We stock and fuel up before leaving Alice. Ignoring the Stuart Highway, we take the route I was planning to take back last time we were here (but took the highway, because Alby was crook, R.I.P. little man). This route is the old Ghan Railway line (the modern version is still called that, after the Afghan Cameleers, that opened up this part of the country). Also the route for the Finke Desert Race that is due to take place in a few weeks. We see a few competitors practicing the route (and support trucks come thundering past us) which basically runs more or less alongside the road (if you ever seen those motocross/mtb tracks that people have made in the roadside verge, this is basically that, turned up to 11).
Lunch stop in this dry river bed. Yes, I used low range on the way out.
An easy but rough dirt road brings us to the turn off for Chambers Pillar, and some big sky country.
A – there and back detour – as there is not a road through. Now the corrugations are just sandy, as opposed to rocky, I stop to let some air out of the tyres.
Hmmm, the rear BFG is looking pretty ordinary. I didn’t look that closely at the tyres whilst in Alice but now airing down I can see that all the BFGs are not great. Nothing really to be gained by swapping a front tyre with the back (the fronts used to be the backs after all). The Cooper on the other side, whilst looking much more battered than when it went on a few weeks ago, still has plenty of tread. Let’s get to camp and reevaluate then.
The road in is fine, but you can see they’ve had rain.
They advise fitting a sand flag if you have one. Never a bad idea. I crank ours up to full height.
We make camp and I’ve decided, with hundreds and hundreds of kilometres of rough roads still to go, to change the right rear BFG with the new Cooper tyre on the spare. The BFG is still usable as a spare for now, but the tread is dangerously low in places meaning the structure of the tire could start to take hits. Prevention is better than cure, and all that. (I wouldn’t normally run tyres this low off the bitumen, but it’s a big trip nearly at the end, so it is what it is).
That tyre was brand new four months ago.
I take a wander round the rocks.
John McDouall Stuart was the first European to see Chambers Pillar, reaching the site in April 1860, and naming it after James Chambers, one of his South Australian sponsors. The rock formations was once an important landmark for pioneers travelling from Adelaide to Alice Springs prior to the establishment of the railways in the 1920s. Several early explorers including Alfred Giles and John Ross, leaders of the second cross-continental expedition in 1870, have left their mark on the rockface. The initials of each are still visible as J Ross and AC 1870. Subsequently numerous other visitors have illegally added graffiti by carving names in the soft sandstone at the base of the pillar.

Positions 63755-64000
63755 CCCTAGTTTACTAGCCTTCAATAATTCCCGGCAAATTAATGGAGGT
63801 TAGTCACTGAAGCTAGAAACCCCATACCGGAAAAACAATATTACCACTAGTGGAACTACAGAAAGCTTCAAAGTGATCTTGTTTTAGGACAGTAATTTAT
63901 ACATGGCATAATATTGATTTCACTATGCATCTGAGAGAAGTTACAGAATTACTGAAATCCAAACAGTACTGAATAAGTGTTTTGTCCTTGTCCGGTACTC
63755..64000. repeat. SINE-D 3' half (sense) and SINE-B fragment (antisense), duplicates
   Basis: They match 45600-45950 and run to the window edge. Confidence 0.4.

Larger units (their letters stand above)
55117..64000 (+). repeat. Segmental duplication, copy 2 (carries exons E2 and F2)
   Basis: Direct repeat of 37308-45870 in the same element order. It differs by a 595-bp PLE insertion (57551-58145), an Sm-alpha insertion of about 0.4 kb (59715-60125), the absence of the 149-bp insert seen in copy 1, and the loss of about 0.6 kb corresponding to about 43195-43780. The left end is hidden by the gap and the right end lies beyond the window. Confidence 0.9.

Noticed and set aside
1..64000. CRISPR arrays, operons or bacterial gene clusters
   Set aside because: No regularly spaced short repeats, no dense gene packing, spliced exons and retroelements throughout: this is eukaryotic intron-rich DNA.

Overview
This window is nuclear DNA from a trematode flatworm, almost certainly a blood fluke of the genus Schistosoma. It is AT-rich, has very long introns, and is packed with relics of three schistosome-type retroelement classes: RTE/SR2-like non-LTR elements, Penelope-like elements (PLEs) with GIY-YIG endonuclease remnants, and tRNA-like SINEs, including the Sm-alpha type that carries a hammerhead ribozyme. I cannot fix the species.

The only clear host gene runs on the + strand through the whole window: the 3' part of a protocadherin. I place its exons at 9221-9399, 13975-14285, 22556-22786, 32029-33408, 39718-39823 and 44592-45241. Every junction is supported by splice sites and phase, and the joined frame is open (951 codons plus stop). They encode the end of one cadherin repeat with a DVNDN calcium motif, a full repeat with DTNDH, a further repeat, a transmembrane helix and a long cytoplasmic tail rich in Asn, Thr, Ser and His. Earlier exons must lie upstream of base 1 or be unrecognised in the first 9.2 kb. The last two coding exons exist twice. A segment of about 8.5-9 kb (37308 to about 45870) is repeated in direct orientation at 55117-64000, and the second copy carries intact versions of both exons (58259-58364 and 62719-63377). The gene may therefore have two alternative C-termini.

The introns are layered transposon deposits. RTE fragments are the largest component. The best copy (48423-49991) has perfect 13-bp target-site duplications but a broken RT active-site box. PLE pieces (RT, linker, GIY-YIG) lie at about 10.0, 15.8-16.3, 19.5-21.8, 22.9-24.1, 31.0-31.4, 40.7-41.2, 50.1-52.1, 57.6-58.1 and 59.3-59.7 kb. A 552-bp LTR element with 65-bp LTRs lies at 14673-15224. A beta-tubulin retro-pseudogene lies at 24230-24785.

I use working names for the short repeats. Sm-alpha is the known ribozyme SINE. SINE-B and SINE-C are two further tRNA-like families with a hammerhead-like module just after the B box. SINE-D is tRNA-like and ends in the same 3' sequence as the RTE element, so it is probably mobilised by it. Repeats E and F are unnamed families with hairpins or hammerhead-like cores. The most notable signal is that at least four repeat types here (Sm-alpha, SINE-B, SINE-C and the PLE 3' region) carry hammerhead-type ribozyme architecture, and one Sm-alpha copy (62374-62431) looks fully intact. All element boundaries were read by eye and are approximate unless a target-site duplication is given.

To my eye the majority of the carvings seemed to happen in the 70’s. Indicative of when vehicles were first capable of getting here relatively easily and reliably I guess. Hopefully also since then maybe people have realised it might not be for the best if everyone who comes here, carves their name into the rock…
Slightly detracting from the natural wonder of the pillar is this whacking great iron staircase on one side. It’s a shame someone felt this was necessary. It wouldn’t be that bad to access without it.
So the other rock formations, unmodified, drew my eye.
Next morning we back track and then get back on the old railway route to head further south. More bikers are out for practice. Part of me wishes we were a few weeks later, I bet this is a great event as a spectator.
We are constantly overtaken by support trucks trying to keep up with their riders. We also get a great look at the bikes in action as they buck and weave down the course next to our dirt road.
We get to Finke and leave the bikers behind. This is the main route down to the Simpson Desert and the Oodnadatta Track so it would see a fair bit of traffic. Until we spear off, onto the route less travelled.
Thanks for reading.